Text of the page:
Building a Goat Barn #15: Cordwood Walls at last!

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Blog entry by David Bareford posted 11-11-2014 05:19 PM 2663 reads 0 times favorited 6 comments Add to Favorites Watch
« Part 14: Covering the Roof Part 15 of Building a Goat Barn series Part 16: New Residents »

My wife and I have been interested in building with cordwood for almost 5 years now. Initially, we planned to use the technique to build our Washington home ourselves but we found great home that was already built that saved us the work.

Cordwood masonry is a centuries-old technique that uses short, debarked logs (like you might use for firewood) set in mortar to form structural walls or else fill in a timber frame structure. It’s a great way to use woods that otherwise would not be structurally useful. I harvested and collected all the wood from our property last winter, debarked the logs, and left them to dry for nearly a year. Here are a few pictures of the walls in progress:

You may notice a few animals photobombing the pics: the dog is Zeus, our 6-moth old Akbash (a Turkish livestock guardian breed). And one of the goats, who’ll I’ll introduce in the next post…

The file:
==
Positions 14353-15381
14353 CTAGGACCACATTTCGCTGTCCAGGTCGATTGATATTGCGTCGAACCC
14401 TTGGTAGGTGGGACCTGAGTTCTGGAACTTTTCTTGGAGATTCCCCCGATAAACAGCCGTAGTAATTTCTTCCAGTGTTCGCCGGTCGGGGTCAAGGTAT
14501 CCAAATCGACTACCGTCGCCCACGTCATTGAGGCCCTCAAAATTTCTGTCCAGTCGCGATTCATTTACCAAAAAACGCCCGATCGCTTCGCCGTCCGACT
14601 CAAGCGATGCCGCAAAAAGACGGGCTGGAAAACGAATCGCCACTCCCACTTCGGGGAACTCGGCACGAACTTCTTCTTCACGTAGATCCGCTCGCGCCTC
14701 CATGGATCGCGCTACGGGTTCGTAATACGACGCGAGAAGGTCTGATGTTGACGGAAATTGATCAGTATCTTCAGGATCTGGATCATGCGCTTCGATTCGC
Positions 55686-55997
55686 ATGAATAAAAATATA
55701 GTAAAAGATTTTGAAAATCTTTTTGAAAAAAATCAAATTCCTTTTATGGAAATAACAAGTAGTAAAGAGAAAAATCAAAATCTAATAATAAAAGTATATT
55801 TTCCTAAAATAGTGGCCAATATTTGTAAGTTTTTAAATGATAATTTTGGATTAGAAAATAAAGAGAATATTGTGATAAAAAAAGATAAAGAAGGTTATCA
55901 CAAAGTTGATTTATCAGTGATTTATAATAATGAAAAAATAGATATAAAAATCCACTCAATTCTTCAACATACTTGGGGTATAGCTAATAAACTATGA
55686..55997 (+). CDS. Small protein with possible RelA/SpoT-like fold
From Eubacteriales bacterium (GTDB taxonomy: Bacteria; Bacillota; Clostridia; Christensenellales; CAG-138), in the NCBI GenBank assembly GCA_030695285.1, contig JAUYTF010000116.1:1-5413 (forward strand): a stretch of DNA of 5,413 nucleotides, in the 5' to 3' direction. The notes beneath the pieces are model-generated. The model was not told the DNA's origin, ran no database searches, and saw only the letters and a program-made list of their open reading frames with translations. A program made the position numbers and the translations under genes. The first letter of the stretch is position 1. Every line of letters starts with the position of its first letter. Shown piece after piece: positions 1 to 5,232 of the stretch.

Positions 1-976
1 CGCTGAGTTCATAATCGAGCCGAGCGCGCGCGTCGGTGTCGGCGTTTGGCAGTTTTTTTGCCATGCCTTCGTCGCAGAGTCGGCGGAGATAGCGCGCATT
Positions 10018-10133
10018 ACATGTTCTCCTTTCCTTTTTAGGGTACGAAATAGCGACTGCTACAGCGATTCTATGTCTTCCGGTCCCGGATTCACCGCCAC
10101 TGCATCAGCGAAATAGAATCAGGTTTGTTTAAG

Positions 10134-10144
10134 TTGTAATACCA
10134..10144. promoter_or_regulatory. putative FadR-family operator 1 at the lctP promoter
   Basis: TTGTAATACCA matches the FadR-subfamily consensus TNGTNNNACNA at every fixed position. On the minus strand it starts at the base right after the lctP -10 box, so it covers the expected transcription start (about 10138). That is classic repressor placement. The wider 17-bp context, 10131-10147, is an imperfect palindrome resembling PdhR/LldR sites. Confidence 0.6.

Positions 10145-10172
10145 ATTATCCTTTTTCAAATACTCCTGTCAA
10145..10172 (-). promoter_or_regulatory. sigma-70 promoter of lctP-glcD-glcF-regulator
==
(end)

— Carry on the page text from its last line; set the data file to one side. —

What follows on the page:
6 comments so far

View dbray45's profile


3147 posts in 2195 days

#1 posted 11-11-2014 05:28 PM

Interesting – never saw that before but makes sense

-- David in Damascus, MD

View Julian's profile


1009 posts in 2109 days

#2 posted 11-11-2014 05:38 PM

Looks cool. The goats and your dog seem to like it also.

-- Julian

View JoeinGa's profile


7360 posts in 1425 days

#3 posted 11-11-2014 09:45 PM

Wont the wood eventually rot out?

-- Perform A Random Act Of Kindness Today ... Pay It Forward

View Jeff's profile


27 posts in 711 days

#4 posted 11-11-2014 10:31 PM

Wont the wood eventually rot out?

- JoeinGa

As long as they can keep it dry it will last for years. We built this style barn almost 30 years ago in michigan and it stands tall and strong to this day. The boulders are a nice touch to keep the moisture off the bottom rows.

Nice job you two and I’m sure the young ones as well. you have some serious rustic charm going on there. two thumbs up from me!! :-)

-- To know the road ahead, ask those coming back.

View Jake's profile


850 posts in 1049 days

#5 posted 11-13-2014 07:58 AM

Good thing the part2 and 3 are already here, not much to add, other than this is amazing, I am getting some good ideas. :)

-- Measure twice, cut once, cut again for good measure.

View David Bareford's profile

David Bareford

66 posts in 1025 days

#6 posted 11-13-2014 02:05 PM

We built this style barn almost 30 years ago in michigan and it stands tall and strong to this day.
- ThinkTwice

Great to meet another cordwood builder! This was our first foray into the craft. I am glad we followed Rob Roy’s advice and started with a barn or outbuilding…our work definitely improved as we gained experience. That first wall will be strong, but it’s nothing pretty to look at!

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